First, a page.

Sex robots could lead to a revolution in marriage, as people start choosing to settle down with others for non-sexual reasons, a the author of a new book claims.
Similar to how the development of contraceptives changed social attitudes toward female sexuality, the creation of machines that simulate sexual relationships may lead to a widespread reconsideration of the role sex plays in marriage.
“We know that technology has impacted on human relationships in the past so there is every reason to think that sexbots will do so too,” John Danaher, a lecturer in law at the National University of Ireland, Galway, tells Inverse.
Danaher co-authored Robot Sex: Social and Ethical Implications with Neil McArthur, associate professor of philosophy at the University of Manitoba. The book, released in October, features contributions from a number of experts around how sex robots will change many aspects of everyday life.
Sex robots could lead to people entering marriage with less concern for sex
The book claims that sex robots could lead to people entering into marriages with less concern for sex. As an example, two heterosexual men could choose to enter into a marriage and raise children in the knowledge that their sexual desires would be fulfilled by robots. This change could then lead to a further widespread acceptance of non-monogamous marriages, as the uncoupling of sex and marriage becomes more commonplace.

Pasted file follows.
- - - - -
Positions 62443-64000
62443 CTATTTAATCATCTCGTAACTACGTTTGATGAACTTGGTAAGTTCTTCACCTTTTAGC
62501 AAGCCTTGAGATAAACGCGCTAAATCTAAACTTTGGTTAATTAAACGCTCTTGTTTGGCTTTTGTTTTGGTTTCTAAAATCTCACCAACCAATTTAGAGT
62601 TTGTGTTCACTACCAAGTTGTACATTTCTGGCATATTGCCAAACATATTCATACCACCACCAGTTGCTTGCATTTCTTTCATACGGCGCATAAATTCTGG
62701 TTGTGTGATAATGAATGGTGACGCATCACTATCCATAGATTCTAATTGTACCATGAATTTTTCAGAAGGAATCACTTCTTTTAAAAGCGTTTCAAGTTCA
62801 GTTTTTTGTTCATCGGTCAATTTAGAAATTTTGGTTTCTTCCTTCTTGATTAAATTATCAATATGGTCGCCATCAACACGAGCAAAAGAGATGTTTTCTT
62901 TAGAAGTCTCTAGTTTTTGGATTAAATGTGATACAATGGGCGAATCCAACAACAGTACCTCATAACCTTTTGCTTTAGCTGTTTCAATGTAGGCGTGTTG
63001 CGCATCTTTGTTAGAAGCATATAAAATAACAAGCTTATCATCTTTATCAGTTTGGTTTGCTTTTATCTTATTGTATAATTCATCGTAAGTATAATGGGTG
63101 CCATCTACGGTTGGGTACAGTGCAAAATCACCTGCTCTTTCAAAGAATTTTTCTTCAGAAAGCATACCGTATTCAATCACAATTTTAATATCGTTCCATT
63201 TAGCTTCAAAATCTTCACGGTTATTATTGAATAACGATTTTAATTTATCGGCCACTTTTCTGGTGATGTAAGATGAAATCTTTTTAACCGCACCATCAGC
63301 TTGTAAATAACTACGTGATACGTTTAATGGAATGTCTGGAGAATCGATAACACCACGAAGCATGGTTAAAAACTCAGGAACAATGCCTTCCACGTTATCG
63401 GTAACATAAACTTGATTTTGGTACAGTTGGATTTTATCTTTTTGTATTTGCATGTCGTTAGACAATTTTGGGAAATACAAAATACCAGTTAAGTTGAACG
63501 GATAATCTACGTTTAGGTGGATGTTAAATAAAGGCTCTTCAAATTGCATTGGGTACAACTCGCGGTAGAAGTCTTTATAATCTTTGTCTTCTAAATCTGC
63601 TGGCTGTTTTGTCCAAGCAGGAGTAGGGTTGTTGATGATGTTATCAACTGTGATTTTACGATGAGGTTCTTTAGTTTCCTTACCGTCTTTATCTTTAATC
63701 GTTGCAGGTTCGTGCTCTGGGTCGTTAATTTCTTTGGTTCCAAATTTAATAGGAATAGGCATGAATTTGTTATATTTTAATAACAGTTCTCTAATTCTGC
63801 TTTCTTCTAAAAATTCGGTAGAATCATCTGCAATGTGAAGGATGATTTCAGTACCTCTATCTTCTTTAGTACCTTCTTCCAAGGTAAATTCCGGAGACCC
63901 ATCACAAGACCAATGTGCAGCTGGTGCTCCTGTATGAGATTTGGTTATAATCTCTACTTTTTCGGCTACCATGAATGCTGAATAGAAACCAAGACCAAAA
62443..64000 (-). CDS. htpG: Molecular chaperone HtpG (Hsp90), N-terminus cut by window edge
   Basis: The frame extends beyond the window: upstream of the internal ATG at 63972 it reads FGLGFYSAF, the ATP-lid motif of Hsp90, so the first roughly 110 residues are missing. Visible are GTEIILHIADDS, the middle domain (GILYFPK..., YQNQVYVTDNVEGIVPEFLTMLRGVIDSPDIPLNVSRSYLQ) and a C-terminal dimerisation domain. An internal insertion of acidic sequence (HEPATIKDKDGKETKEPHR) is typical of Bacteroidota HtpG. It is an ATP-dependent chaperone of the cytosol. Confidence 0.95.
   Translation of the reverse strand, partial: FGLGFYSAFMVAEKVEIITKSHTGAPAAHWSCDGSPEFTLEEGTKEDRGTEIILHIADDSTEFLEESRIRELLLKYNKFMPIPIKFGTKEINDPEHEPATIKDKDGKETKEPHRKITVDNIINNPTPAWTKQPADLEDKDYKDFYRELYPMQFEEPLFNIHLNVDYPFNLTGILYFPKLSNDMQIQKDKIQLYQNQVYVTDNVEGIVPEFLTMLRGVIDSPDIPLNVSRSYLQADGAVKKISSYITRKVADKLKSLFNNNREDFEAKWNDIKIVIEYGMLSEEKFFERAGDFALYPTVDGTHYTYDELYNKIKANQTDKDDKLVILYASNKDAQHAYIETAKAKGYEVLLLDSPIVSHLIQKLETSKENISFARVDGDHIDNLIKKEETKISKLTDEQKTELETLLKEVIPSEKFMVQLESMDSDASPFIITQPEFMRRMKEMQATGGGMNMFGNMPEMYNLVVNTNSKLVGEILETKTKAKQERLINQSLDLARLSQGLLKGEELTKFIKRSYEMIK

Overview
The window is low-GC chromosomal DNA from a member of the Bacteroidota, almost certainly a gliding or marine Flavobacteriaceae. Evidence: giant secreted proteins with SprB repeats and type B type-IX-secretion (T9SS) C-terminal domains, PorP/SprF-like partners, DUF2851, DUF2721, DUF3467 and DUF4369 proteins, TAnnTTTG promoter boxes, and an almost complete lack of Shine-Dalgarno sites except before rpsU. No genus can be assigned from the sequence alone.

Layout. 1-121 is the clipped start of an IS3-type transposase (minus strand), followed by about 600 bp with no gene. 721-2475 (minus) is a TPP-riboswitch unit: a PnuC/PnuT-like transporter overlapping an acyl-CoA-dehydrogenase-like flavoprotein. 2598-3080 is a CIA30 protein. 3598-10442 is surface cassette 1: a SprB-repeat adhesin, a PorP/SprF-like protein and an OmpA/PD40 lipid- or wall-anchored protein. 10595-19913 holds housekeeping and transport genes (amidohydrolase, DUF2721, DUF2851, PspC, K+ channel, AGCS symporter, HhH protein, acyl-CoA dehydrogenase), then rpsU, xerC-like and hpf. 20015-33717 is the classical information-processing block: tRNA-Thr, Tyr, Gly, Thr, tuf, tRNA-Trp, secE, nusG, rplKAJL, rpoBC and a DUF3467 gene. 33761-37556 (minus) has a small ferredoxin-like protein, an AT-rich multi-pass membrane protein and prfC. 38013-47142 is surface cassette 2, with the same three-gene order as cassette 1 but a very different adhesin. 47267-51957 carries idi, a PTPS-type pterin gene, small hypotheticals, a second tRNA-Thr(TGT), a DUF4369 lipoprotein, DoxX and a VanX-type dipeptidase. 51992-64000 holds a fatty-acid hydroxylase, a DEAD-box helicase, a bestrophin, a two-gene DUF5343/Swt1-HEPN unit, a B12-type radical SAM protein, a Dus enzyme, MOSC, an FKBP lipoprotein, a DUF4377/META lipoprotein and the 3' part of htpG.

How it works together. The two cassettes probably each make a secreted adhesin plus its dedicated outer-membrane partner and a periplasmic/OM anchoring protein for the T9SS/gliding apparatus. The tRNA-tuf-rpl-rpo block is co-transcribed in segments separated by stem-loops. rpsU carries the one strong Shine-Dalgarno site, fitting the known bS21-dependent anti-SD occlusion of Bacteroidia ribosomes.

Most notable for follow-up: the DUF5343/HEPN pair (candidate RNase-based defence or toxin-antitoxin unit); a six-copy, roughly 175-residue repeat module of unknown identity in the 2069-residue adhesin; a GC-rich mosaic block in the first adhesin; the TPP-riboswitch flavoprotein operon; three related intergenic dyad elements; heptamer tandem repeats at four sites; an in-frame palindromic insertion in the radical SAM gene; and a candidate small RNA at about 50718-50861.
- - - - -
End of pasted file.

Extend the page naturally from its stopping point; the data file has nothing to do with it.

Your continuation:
“In fact, the current demand for new marital systems is just as likely to drive the adoption of sexbot technology, as the adoption of sexbot technology is to drive a marital revolution,” Marina Adshade, a lecturer in economics at the University of British Columbia, claims in an essay in the book.
“[Adshade] suspects, and I agree, that sexbots will further reduce the link between sex and marriage, encouraging us to focus on companionship, co-parenting and other reasons for intimacy when seeking out a marital partner,” Danaher says.
Current machines are a long way off the potential future offering, though. While machines like Samantha are hitting the shelves, offering a doll that responds to voice commands through an A.I.-powered head at a price of $5,000, these pale in comparison to the future potential.
“Sexbots like Samantha and Harmony are a long way from offering this, but they are steps in this direction,” Danaher says. “Other developments in social robotics — i.e. increased AI, dexterity and subtlety of movement, ability to replicate human emotions — are proceeding apace and they will eventually find their way into sex robot development (though note, as an aside: I doubt the future lies in single-function sexbots; I think it is more likely that we will have multi-purpose robots that include sexual intimacy among their functions).”
Sergi Santos, the creator of Samantha, has shared similar sentiments before. In a previous interview with Inverse, Santos said that he saw Samantha as a stepping stone to a “guardian angel”-like all-encompassing machine.
“Now you don’t have to work, don’t have to care about doctors because this cyborg will know everything about you and be able to heal you, this guy will be your angel, your protector,” Santos said. “Imagine if we could have something that takes care of human beings at all levels.”
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